Throwing away clothes

Sometimes, you can’t avoid chucking stuff away, even if it isn’t recyclable. But one thing that you should never throw away is clothes, even if they’re full of holes. There are so many great ways to recycle those clothes, rather than chucking them into landfill. Giving them to charities is a great option, but you can also make something out of the material or just fix the holes in them and carry on wearing them. It’s more environmentally responsible and it’ll save you a load of money as well.

H&M, the High Street clothing store, are a great example of a clothing chain trying to be more eco-conscious.  You can donate a bag of unwanted clothing and textiles to them in exchange for a £5 discount off your next clothing shop of £25 or more with them.  They will recycle or repurpose the clothing.  Anything that can’t be used will be used to create cleaning cloths or insulation for cars and houses.  Everything gets used somehow!

Greenwashing

Greenwashing is when companies that sell cleaning products make false claims about the ingredients that they use and claim they’re good for the environment when they aren’t. Although authorities are starting to clamp down on this, it’s still a problem.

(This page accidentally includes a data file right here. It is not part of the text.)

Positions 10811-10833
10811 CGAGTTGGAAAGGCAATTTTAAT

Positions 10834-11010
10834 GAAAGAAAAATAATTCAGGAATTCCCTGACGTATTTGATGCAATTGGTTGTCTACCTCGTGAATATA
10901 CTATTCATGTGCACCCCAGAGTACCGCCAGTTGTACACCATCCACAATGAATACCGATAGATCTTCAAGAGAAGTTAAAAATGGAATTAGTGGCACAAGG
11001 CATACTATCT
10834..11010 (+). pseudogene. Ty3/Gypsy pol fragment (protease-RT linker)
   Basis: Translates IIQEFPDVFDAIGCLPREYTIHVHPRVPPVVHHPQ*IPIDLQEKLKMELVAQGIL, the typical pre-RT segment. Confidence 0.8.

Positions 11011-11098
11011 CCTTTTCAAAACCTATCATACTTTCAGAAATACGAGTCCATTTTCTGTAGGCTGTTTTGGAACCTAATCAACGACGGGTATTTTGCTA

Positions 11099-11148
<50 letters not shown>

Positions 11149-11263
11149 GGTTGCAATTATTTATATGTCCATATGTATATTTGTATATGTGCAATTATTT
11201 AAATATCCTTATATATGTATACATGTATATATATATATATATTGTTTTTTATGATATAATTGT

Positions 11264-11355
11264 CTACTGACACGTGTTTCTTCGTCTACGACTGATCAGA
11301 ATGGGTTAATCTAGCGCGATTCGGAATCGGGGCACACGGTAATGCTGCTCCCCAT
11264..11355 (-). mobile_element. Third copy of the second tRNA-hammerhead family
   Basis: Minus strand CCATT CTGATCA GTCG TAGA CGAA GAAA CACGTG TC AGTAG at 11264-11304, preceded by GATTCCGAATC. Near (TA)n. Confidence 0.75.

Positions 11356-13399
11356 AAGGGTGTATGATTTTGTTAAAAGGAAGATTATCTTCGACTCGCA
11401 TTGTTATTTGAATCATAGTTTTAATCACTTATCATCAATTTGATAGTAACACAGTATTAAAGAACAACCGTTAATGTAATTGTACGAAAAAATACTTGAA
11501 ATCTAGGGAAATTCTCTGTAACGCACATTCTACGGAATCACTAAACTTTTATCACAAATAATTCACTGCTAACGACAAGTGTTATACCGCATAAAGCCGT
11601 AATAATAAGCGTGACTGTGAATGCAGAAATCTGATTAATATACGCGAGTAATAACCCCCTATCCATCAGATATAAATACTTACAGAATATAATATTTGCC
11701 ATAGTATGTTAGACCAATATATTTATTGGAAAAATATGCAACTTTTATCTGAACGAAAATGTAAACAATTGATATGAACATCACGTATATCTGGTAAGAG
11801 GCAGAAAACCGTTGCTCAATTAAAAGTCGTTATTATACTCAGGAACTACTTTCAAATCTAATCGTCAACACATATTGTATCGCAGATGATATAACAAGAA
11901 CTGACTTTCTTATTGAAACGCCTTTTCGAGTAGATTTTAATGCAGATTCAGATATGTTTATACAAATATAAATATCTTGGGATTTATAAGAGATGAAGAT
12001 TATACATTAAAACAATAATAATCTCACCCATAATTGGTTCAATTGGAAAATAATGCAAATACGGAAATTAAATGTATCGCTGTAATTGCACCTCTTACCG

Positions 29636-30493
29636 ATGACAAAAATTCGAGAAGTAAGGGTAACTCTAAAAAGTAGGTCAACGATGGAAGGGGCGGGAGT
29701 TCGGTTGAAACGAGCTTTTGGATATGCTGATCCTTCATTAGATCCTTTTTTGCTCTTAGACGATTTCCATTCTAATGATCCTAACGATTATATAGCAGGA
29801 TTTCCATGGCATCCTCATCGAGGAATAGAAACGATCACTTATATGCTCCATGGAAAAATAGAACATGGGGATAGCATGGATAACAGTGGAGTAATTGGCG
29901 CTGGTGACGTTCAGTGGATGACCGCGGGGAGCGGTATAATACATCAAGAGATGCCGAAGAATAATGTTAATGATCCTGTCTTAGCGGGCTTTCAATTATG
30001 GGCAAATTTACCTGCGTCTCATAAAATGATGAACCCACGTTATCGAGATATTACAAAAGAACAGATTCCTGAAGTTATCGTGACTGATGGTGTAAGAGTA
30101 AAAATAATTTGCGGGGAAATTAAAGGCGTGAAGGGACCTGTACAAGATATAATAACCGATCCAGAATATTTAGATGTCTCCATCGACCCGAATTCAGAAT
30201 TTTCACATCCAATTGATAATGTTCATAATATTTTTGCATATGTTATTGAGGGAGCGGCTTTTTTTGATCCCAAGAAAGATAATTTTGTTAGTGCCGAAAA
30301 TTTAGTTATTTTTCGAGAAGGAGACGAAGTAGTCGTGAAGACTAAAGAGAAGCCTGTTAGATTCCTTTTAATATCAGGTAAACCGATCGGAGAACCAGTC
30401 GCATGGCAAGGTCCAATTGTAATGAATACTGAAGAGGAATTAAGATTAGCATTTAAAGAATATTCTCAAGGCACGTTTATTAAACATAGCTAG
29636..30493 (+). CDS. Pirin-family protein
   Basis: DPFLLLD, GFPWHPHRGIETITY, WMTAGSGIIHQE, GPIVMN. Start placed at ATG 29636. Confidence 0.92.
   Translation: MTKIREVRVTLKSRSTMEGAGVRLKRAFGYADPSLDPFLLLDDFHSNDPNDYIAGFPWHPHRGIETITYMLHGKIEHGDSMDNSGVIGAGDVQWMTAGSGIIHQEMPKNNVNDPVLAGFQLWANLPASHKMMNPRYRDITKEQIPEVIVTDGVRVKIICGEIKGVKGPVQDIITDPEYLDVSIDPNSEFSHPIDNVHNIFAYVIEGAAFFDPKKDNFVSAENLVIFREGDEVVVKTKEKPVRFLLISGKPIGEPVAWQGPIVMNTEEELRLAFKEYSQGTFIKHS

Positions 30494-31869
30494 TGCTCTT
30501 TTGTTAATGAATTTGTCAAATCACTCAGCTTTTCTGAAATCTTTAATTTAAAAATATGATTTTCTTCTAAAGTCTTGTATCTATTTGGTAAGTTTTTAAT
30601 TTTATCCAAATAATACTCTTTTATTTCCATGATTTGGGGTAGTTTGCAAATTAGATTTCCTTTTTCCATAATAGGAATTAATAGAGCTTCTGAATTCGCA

The best thing to do is do your own research into products before you buy them, don’t take what the companies tell you at face value. If you’re particularly worried, you can start making your own cleaning products from natural ingredients. That way, you can be sure that you aren’t doing any damage to the environment.  Otherwise use reputable brands only and research their claims.  There are lots of plant based cleaning products by brands who want to do good and they’re not that hard to find.

Avoid these 3 mistakes and you’ll be on the way to living a more eco-friendly lifestyle!

 

More eco-friendly blog posts

Why everyone should eat organic food

5 simple ways to reduce waste in the kitchen

Upcycling could be the trend that changes the world